Iron & Wine

Mike Mantin 28/10/2007

If there's one venue in Bristol that springs to mind as being perfectly suited to Iron & Wine, it's the converted church St George's Hall. Large but intimate, with acoustics good enough for a gentle folk song to stretch right to the back, it's a perfect setting for the gentle, restrained but beautiful show we're in for. Sam Beam, the impeccably-bearded man behind it all, creates one of the most pleasantly relaxed gig experiences I've ever seen, appearing calm but passionate about the music he's making. He only occasionally speaks to the audience to jokingly welcome them to church on a Sunday night and tell them to shhh, an acknowledgement of the fact they're silent and awestruck, even when nothing's happening.

His latest album, 'The Shepherd's Dog', was a very welcome change in direction, moving away from the sparse instrumentation of his first two albums in favour of a full-band setup. As such, tonight there are electric guitarists, a violinist and a hugely talented drummer amongst others, and Beam frequently turns to face them, not out of shyness but to co-ordinate the soothing, jazz-influenced jams. Though ocassionally overlong, it's refreshing to hear an act associated with softly-plucked acoustic guitars collaborating with other great musicians, taking his songs to new places.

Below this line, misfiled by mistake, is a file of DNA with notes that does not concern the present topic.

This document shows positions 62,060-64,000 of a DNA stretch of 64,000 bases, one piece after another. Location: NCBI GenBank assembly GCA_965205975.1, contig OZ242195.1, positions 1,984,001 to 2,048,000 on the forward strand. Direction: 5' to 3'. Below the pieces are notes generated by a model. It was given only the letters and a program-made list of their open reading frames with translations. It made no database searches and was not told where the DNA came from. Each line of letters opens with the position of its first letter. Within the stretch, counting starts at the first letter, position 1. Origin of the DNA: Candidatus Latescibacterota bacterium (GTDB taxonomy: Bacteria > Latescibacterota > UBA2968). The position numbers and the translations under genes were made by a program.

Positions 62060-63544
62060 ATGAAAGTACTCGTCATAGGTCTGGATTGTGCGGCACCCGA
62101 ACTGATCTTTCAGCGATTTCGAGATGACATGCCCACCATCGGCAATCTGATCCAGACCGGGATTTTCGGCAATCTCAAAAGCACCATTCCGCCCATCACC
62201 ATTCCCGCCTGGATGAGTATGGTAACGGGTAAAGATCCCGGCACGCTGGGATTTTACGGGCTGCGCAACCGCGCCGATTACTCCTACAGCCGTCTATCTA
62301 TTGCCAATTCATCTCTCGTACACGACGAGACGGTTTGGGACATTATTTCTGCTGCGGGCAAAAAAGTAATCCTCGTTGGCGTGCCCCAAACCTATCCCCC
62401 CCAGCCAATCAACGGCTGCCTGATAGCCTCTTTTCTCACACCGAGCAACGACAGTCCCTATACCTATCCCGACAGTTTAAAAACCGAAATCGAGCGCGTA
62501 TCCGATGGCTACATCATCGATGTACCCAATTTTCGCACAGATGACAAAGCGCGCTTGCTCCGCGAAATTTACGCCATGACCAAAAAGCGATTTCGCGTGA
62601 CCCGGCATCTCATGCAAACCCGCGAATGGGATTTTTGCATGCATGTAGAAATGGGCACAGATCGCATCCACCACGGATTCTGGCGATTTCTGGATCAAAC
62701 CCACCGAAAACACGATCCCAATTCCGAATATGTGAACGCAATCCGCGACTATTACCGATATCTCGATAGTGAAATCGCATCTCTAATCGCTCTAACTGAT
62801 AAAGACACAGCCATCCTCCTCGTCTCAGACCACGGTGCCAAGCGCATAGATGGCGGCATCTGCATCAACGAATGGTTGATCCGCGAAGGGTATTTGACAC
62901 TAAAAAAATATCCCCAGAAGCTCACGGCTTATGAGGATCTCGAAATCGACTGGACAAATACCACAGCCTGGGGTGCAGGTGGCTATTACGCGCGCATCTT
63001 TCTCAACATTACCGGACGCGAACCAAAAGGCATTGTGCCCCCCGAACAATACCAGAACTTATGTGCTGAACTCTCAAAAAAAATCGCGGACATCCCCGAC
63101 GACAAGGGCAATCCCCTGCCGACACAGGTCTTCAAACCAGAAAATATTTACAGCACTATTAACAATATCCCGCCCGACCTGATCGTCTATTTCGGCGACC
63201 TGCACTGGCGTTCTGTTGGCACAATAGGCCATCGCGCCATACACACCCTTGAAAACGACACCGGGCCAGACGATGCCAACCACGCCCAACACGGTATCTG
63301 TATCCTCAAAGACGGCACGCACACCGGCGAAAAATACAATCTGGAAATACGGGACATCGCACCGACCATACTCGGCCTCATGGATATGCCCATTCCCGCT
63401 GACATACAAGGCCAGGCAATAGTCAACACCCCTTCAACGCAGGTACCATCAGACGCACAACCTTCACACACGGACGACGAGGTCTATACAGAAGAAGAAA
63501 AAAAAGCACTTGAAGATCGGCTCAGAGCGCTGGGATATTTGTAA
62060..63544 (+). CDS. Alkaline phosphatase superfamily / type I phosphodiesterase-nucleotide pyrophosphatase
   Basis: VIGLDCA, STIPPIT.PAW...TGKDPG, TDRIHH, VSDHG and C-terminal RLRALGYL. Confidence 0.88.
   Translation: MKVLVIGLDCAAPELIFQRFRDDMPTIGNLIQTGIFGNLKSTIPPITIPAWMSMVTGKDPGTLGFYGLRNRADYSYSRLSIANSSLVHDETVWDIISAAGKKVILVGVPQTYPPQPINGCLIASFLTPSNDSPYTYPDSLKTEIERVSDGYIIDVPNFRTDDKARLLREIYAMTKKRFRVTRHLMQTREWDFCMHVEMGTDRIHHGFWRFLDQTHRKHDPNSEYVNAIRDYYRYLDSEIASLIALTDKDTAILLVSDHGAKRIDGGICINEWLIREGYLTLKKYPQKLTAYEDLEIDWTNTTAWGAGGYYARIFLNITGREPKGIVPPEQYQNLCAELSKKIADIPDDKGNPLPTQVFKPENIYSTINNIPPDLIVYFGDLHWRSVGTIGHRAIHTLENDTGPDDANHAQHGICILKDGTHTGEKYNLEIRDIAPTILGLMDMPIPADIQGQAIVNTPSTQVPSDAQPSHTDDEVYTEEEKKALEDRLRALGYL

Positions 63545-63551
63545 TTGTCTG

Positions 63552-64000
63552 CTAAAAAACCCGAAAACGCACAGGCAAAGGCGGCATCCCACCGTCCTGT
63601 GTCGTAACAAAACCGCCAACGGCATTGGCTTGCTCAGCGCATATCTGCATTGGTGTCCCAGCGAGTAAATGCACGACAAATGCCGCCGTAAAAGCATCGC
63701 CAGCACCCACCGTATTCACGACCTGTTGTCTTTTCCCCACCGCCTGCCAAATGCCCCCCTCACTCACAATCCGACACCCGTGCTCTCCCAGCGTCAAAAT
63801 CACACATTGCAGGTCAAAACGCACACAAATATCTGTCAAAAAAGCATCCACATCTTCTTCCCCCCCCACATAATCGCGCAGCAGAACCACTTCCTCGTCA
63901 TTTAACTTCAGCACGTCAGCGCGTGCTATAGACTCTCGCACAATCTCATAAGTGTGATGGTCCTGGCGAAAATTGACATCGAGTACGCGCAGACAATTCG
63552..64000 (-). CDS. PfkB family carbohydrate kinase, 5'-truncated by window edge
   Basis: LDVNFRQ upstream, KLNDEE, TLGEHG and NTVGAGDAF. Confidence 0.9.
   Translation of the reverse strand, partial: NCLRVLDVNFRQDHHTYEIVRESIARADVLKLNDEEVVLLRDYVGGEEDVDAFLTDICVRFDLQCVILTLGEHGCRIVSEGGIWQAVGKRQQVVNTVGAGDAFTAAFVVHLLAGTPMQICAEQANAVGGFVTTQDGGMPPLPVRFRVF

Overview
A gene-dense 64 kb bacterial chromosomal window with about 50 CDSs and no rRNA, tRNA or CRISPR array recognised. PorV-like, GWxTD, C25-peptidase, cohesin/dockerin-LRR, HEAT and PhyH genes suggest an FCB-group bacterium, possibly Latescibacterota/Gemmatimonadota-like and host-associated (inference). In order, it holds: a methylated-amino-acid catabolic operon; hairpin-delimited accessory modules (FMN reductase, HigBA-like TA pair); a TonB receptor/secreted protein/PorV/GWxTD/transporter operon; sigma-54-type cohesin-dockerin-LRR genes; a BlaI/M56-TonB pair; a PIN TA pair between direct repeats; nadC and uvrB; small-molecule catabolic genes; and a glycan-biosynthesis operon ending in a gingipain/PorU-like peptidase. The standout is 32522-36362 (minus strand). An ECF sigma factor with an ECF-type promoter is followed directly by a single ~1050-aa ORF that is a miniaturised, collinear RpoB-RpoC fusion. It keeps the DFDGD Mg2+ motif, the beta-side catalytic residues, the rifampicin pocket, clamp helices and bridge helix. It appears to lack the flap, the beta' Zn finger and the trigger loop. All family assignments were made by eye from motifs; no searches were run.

As expected when we find out it won't just be one man and a clapped-out guitar and maybe even a harmonica, the set is focused on material from 'The Shepherd's Dog' and, extended jams aside, the band are faithful to the sounds of the record, nailing the chiming guitars of 'Carousel' and rhythms of single 'Boy With A Coin'. Plus it's worth coming just to hear Sam Beam's voice, a soft but powerful southern drawl which glides over the music, never trying to drown it out, always moving you.

If there's one complaint to be made, it's the Dylan-at-Newport argument that, while the band add a whole new dimension to the sound, it would have been nice to have seen just a couple more instances of Beam on his own, as the settings and quiet audience are so suite to it. Understandably he's probably sick of 'Naked As We Came' and almost certainly wants to distance himself from his cover of 'Such Great Heights', but when he's playing solo on the first half of heartbreaking last song 'Flightless Bird, American Mouth', it's enthralling. Still, that's hardly a problem: tonight, Sam Beam and his band make it clear that he is a gifted songwriter at the top of his game.